February 4, 2021

QUESTION:        Our Medical Staff Bylaws contain a provision stating that Medical Staff members automatically relinquish their appointment and clinical privileges if they lose their license or fail to meet other threshold eligibility criteria.  Do we have to report such automatic relinquishments to the National Practitioner Data Bank (“NPDB”)?


ANSWER:          You do not.  By way of background, we generally recommend that Medical Staff Bylaws documents identify certain events that will lead to the automatic relinquishment of appointment and clinical privileges.  This includes, among other things, failure to meet any threshold eligibility criteria that are required for appointment and clinical privileges.  When a member’s appointment and privileges are automatically relinquished pursuant to such a provision, the action is considered to be “administrative” in nature.  That means there is no “professional review action” as defined by the Health Care Quality Improvement Act, so there is no need for a report to the NPDB.  The latest edition of the NPDB Guidebook includes the following question and answer that addresses this specific situation (See page E-47):

Question:  A hospital automatically revoked a physician’s clinical privileges when the physician lost her license.  Should this action be reported?

Answer:  No. Administrative actions that do not involve a professional review action are not reportable to the NPDB. The revocation of clinical privileges is automatic because the practitioner no longer holds a license.  Regardless of the reason for the State medical board’s licensure action, the hospital’s revocation of privileges was not the result of a professional review action.  Therefore, the hospital’s action should not be reported to the NPDB.

December 10, 2020

QUESTION:        A physician employed by a nearby Federally Qualified Health Center recently applied for medical staff appointment at our hospital. Our medical staff bylaws require malpractice insurance coverage as a condition of appointment.  This physician does not carry insurance but says she has coverage under the Federal Tort Claim Act.  Should we make an exception for this physician?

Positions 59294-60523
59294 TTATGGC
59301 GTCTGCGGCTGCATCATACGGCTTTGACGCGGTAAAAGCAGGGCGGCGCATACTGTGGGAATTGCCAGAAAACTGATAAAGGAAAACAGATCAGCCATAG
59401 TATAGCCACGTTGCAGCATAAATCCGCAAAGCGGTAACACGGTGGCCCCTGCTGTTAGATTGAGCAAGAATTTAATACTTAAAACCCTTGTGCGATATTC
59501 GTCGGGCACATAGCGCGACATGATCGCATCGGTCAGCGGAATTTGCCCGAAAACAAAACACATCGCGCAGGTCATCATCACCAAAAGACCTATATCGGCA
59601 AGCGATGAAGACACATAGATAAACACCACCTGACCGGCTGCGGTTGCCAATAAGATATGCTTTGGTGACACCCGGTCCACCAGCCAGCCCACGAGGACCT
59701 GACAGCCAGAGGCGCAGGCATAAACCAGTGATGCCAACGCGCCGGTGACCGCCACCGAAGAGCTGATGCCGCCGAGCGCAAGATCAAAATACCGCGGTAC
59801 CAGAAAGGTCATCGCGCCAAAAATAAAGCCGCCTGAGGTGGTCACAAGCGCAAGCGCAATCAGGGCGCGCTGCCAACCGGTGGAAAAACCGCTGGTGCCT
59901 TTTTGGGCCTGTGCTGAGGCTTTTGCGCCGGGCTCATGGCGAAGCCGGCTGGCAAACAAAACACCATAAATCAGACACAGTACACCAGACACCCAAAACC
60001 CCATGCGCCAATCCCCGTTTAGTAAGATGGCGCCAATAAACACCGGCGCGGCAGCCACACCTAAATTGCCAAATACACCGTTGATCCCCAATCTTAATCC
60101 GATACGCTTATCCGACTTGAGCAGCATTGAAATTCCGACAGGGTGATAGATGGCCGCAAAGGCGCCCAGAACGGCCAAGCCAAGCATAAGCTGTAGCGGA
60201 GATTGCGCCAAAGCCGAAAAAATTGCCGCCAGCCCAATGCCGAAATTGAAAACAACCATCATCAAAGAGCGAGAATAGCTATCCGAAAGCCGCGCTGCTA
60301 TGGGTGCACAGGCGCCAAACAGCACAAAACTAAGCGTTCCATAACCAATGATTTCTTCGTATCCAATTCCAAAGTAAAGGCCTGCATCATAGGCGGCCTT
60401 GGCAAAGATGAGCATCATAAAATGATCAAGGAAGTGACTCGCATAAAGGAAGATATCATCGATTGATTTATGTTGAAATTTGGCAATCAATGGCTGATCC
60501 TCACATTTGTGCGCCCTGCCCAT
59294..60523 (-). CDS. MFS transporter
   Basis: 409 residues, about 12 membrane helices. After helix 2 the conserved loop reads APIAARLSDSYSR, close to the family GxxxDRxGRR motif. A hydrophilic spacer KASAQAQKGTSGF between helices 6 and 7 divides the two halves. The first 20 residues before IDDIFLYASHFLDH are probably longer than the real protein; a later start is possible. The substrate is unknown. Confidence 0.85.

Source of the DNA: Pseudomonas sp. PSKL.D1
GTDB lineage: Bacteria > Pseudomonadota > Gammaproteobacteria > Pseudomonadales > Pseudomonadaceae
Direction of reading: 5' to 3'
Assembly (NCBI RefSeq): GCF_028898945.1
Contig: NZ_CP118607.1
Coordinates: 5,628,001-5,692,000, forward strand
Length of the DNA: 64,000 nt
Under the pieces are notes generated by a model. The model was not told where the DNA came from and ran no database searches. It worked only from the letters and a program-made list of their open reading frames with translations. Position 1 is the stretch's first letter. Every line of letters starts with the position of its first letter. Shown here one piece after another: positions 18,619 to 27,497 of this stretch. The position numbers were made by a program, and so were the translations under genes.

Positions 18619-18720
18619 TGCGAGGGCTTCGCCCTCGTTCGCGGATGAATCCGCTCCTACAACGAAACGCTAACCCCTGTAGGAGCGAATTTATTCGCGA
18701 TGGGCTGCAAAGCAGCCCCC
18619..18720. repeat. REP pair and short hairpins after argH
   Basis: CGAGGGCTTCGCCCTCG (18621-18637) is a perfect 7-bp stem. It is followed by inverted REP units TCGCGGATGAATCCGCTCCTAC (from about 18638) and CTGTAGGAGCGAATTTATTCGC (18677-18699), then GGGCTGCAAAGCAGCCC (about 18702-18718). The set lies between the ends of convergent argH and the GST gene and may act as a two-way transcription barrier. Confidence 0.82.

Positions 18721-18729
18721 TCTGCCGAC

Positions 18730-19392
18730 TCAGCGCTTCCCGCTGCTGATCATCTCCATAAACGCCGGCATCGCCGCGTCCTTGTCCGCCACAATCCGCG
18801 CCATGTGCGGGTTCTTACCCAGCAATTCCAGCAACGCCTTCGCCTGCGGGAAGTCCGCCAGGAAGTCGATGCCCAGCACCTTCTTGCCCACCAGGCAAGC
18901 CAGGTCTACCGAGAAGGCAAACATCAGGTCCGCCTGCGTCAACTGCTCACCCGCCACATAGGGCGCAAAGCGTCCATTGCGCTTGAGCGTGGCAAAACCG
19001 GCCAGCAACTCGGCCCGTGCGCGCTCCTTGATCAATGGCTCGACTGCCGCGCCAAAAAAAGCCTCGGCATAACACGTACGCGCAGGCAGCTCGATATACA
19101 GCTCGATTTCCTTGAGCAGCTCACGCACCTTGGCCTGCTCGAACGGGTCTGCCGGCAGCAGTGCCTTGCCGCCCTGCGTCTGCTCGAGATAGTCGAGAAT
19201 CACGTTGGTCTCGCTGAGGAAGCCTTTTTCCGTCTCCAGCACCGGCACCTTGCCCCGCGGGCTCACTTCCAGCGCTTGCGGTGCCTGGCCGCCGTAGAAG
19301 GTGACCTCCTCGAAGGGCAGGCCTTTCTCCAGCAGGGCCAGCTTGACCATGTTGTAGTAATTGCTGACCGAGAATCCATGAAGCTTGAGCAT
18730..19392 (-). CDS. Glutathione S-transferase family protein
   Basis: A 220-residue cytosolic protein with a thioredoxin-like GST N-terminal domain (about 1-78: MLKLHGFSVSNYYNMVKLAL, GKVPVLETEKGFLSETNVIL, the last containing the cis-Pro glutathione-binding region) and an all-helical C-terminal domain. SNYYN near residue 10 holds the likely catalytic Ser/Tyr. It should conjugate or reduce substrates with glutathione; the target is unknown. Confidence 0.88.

ANSWER:          Yes. Hospitals are prohibited by federal law from denying appointment or privileges to physicians who have coverage under the FTCA.  The Public Health Service Act, at 42 U.S.C. §233(j) says:  “In the case of a health care provider who is an officer, employee, or contractor of [a public or non-profit private entity receiving federal funds under National Health Services Corps programs], section 254h(e) of this title shall apply with respect to the provider to the same extent and in the same manner as such section applies to any member of the National Health Service Corps.”  Section 254h(e) says:  “It shall be unlawful for any hospital to deny an authorized Corps member admitting privileges when such Corps member otherwise meets the professional qualifications established by the hospital for granting such privileges and agrees to abide by the published bylaws of the hospital and the published bylaws, rules, and regulations of its medical staff.”  The penalty for violating this section is denial of the hospital’s eligibility to receive Medicare and Medicaid funds.

Therefore, a waiver of the malpractice insurance eligibility criterion would be advisable for this physician so long as she continues to have FTCA coverage.  You may also want to consider amending your bylaws to provide exceptions for providers who fall into this category as long as they continue to have FTCA coverage.



April 26, 2018

QUESTION:        We have an orthopedic surgeon who is applying for appointment and clinical privileges at our system who has a troubling malpractice history.  Within the past five years, he has settled three malpractice claims ($190,000, $100,000, and $75,000).  He also has two other cases that are pending.  We are reluctant to grant him appointment.  At the same time, we are not sure if we have enough to deny his application. What should we do?

ANSWER:            Malpractice claims can be tough sometimes.  A single claim, standing alone, does not necessarily indicate a problem. However, multiple malpractice claims may reflect underlying issues pertaining to judgment, skill, communication, or behavior, all of which are relevant considerations for appointment and clinical privileges.

Furthermore, according to a study by the New England Journal of Medicine, only 4% of physicians had three or more malpractice claims.  The risk of recurrence of a malpractice claim increases with the number of previous paid claims.  Physicians who have three paid claims had three times the risk, or a 24% chance, of another paid claim within two years.  According to a Vanderbilt University study, physicians with past records of malpractice claims can be expected to have “appreciably worse claims experience” than other physicians in future years.

You can also review relevant data available from the National Practitioner Data Bank, which includes medical malpractice payments by practitioner type and state.  This may help to put your applicant’s malpractice history in perspective.  Malpractice history, including judgments and settlements, is also important because it could be used against the hospital in a negligent credentialing case if the physician were appointed and then subsequently was sued.